Directed by Cartney Wearn [Other horror films: N/A]
This movie feels a bit longer than it actually is. While clocking in at a normal 90 minutes, Pray for Morning suffers from various problems that seem to drag the movie out.
In it, a group of friends breaks into an old hotel, which has been uninhabited for at least thirty years, and is the scene of brutal deaths that took place years past. Not a bad plot, but not overly creative either. Truth be told, I can’t even describe all the problems this movie has, but believe me, they’re there.
Firstly, it takes a little while for each of the eight main characters to get fleshed out, meaning that before that happens, we’re left with pretty much interchangeable characters. Even toward the ending, though, none of the remaining characters stood out. The constant teleportation got a bit annoying (especially when one of the characters keeps insisting they’re just lost – as if popping up in a room on a floor you weren’t on seconds ago isn’t an indicator of a bigger problem than being lost), but that’s marginalized a bit by the fact that the malevolent spirit they’re facing was a magician in his previous life.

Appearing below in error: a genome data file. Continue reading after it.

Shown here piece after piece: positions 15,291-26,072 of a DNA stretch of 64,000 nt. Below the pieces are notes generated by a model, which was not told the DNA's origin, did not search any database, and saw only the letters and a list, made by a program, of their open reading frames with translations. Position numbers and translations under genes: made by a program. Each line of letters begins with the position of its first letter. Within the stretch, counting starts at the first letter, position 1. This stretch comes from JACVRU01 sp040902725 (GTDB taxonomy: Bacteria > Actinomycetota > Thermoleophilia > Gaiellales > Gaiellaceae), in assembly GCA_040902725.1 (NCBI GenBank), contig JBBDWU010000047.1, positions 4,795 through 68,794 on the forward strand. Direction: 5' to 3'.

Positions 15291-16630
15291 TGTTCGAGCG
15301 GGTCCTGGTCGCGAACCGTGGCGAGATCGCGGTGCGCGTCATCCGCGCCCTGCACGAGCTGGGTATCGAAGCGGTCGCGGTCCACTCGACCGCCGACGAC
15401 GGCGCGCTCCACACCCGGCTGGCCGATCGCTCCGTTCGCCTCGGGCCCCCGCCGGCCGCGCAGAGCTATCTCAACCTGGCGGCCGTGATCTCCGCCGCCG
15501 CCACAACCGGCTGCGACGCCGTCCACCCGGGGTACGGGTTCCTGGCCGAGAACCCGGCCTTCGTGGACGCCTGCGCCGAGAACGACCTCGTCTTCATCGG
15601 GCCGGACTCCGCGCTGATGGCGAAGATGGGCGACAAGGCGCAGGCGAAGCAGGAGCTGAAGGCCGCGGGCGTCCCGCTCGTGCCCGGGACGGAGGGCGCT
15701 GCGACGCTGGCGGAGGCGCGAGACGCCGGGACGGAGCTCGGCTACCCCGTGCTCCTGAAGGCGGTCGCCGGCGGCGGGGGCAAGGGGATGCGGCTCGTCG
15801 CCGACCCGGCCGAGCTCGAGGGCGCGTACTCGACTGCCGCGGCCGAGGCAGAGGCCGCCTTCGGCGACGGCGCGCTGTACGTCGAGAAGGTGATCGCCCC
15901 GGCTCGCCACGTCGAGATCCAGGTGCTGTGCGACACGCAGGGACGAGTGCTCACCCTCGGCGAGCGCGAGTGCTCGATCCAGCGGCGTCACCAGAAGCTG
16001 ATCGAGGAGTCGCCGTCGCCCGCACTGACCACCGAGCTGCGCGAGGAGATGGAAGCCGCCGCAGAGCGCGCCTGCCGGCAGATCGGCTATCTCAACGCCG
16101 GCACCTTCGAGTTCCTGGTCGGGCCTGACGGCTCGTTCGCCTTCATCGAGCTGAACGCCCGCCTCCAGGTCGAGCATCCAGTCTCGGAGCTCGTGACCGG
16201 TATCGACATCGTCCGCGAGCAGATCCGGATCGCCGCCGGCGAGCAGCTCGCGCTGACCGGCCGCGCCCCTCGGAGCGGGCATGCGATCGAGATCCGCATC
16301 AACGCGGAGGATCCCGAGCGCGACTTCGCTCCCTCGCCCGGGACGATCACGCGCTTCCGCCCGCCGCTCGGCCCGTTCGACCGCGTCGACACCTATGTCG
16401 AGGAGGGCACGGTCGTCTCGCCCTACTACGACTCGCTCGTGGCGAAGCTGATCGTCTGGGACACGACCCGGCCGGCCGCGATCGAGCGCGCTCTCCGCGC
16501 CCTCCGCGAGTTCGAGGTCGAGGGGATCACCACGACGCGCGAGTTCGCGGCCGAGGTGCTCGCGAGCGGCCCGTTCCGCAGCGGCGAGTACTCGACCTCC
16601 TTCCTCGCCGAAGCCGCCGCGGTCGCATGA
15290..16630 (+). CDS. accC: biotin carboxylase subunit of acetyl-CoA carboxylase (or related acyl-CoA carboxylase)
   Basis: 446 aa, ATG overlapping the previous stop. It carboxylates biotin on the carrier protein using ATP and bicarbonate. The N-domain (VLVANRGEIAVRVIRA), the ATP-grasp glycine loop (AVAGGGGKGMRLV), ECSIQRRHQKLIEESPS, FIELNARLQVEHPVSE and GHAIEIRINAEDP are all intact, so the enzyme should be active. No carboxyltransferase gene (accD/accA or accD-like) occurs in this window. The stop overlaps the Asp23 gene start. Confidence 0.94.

Elements of the movie fall flat, and this is most clearly seen in the final twenty or so minutes, in which a plot twist arises, followed by an explanation of something that doesn’t make much sense. Not to say that answers weren’t provided, but I felt as though I was missing something.
Just to note, the movie isn’t a terrible one – there are some decent scenes, even some more experimental scenes, that stand out, despite the low budget (through most of the film, a bright light represents the spirit of the magician). That said, just like most of the characters in the film, Pray for Morning just comes across as bland. A mostly forgettable experience, all-in-all. Robert F. Lyons and Udo Kier do well in their respective roles, at least.